Me and my dupatta!
  • Me and my dupatta!

I cannot begin to count the positive effects on my life that being connected to the internet and consequently, the rest of the world, has had. Thanks to my father, I got a connection to the Internet when I was thirteen years old. At the time we were living in Malta. Five years later, my parents decided to move the family back to Pakistan. I was eighteen years old and got first hand experience of what it meant to be a young woman in Pakistani culture. I had been raised in a relatively traditional way but with modern values. Things were different in Pakistan.

I soon got over the initial culture shock. I learned how (semi-properly) wear a dupatta, the traditional scarf women wear. Slowly but surely, life became manageable again, although my “modern” values were in sharp contrast with what I saw around me. Girls should not laugh too loud. Running is not very lady-like. Education is useless, all you need to know is how to make a ‘handi-roti’ (proper meal) for your in-laws. It was suffocating.

After a few years, and with my fathers consent, I started a skill centre for girls who had had no education. Girls like twelve year old Asia, who was breaking bricks by the side of the road for a living. She used a hammer that was so big for her that it would have been comical if it weren’t so heartbreaking. Luckily for Asia, her parents were willing to give her an opportunity. They let her come to my centre and learn some skills.

As time went on, I became more and more connected and networked with the local human rights and women support groups. They helped me implement different empowerment projects for girls and women. Thanks to the Internet, my connections soon went beyond national borders. This was not just a positive. Empowering women in a sub-urban place means challenging the status quo. It means undermining the authority of traditional power structures and hierarchies. The resistance and hostility towards my work came not just from insecure men, but also from women, even in my own family. As my work expanded, travel increased, at times even internationally.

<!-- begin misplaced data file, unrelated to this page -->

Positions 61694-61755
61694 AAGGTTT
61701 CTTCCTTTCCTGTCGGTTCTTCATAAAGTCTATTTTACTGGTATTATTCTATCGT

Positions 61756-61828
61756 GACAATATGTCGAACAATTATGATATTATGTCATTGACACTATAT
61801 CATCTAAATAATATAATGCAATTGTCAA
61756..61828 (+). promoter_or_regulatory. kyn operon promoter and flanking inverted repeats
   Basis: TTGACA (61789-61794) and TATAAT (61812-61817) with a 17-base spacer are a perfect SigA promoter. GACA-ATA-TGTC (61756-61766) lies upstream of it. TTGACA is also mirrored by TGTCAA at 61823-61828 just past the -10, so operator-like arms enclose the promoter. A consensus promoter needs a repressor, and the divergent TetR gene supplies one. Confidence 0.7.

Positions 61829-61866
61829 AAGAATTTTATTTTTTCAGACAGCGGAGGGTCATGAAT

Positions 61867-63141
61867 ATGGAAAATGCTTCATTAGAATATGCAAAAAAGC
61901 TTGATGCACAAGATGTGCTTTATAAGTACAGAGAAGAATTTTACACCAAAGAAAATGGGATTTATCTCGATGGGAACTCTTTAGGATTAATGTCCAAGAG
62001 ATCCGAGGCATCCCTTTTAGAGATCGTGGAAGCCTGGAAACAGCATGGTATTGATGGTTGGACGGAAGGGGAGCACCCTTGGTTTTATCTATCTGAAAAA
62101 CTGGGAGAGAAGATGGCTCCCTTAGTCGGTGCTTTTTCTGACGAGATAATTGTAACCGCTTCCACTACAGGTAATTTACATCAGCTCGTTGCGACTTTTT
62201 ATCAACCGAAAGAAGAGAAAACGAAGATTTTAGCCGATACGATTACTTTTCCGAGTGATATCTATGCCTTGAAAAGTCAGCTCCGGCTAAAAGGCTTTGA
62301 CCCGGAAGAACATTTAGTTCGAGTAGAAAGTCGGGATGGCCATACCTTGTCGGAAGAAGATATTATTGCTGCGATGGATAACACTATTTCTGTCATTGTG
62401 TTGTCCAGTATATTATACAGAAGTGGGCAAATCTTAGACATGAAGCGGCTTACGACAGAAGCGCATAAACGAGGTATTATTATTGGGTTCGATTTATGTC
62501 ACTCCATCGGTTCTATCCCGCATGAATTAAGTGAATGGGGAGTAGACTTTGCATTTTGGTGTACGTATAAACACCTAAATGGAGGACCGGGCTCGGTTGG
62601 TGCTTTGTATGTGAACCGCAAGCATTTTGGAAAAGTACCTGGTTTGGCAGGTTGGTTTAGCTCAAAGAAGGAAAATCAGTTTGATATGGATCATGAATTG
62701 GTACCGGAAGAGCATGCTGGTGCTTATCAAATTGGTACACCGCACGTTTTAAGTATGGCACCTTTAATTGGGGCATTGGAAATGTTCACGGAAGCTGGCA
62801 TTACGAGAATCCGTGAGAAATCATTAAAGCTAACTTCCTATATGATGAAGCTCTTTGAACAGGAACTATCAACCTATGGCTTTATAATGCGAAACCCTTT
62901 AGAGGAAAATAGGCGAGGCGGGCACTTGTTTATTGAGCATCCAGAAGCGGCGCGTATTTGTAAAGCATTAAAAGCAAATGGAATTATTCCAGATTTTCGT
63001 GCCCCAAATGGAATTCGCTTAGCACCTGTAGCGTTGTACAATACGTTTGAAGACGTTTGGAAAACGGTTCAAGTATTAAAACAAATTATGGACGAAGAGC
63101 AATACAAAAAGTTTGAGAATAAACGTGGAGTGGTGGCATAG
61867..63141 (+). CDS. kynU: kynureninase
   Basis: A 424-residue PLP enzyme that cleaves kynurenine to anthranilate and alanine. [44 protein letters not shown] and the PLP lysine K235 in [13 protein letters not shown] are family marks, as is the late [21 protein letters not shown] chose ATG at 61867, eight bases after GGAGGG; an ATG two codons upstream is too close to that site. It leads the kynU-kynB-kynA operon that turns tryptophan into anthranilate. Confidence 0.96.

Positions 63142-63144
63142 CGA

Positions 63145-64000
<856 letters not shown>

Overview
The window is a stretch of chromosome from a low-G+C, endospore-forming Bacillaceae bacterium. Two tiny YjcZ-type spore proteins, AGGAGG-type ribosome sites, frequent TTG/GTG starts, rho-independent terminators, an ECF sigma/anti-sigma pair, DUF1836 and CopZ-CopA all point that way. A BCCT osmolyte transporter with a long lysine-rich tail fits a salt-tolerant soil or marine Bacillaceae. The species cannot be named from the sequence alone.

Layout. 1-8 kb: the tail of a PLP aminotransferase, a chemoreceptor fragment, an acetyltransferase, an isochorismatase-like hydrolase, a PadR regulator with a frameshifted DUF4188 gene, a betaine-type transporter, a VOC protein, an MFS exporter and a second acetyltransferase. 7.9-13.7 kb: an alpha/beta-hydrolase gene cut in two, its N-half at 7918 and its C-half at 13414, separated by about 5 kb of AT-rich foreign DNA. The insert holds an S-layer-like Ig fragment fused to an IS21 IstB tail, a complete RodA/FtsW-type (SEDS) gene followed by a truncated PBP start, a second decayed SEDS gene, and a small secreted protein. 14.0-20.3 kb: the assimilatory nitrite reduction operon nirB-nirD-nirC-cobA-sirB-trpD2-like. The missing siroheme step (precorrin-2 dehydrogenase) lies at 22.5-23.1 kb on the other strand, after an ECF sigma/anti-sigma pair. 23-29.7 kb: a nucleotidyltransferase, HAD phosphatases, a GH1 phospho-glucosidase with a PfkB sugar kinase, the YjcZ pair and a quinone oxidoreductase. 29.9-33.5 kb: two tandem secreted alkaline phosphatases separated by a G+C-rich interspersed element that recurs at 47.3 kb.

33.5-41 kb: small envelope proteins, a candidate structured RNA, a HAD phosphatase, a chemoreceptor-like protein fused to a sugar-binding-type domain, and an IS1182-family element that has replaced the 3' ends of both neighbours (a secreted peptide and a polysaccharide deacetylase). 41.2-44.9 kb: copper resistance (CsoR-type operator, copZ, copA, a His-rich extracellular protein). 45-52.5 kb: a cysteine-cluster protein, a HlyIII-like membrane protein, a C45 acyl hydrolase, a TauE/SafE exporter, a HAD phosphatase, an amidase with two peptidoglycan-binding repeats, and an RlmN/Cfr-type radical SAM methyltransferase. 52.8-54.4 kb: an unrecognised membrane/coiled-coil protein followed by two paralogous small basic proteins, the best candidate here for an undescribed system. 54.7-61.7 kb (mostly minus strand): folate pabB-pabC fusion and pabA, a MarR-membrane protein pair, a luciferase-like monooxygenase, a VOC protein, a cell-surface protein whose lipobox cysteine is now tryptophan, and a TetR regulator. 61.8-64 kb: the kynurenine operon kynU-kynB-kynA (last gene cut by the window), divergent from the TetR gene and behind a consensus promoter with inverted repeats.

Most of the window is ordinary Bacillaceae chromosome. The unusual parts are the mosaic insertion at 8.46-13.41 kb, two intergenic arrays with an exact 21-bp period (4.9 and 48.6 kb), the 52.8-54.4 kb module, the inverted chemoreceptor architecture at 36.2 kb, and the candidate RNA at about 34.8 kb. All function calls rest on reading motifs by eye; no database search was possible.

This was a big deal. Not just for me, as I got to travel on my own, to places I could only dream of before. But in small town Pakistan, a society where a woman’s place is within the four walls of her home, where a girl’s moral character is judged by how well she covers her self and her breasts with her dupatta, it was a huge deal. I became empowered to speak up for myself and other women. My Internet connection and digital literacy had empowered me to achieve a level of success no male member in my family or community had achieved. I was representing Pakistan and issues of Pakistani women at national and international platforms. I spoke of atrocities against women and religious minorities at national conferences. I advocated for meaningful participation of youth from developing countries to international platforms like the Internet Governance Forum. I was becoming too difficult to control. I had a career. That meant financial independence, which was considered even more dangerous. It meant that I might not agree to marry whoever my family would choose for me.

In 2009, my family got caught up in a financial dispute. In Pakistan, disputes are still often settled through traditional ‘jirgas' and ‘panchayats’. Village, tribal or community elders get together and judge whatever issue is brought to them. It is an alternative to the official court system, mostly for those without the financial means or the patience for the official judicial system. The dispute did not get settled in the panchayat and moved to the judicial system. My father was struggling to find a way out, through arbitration, and spent most of his time on this issue.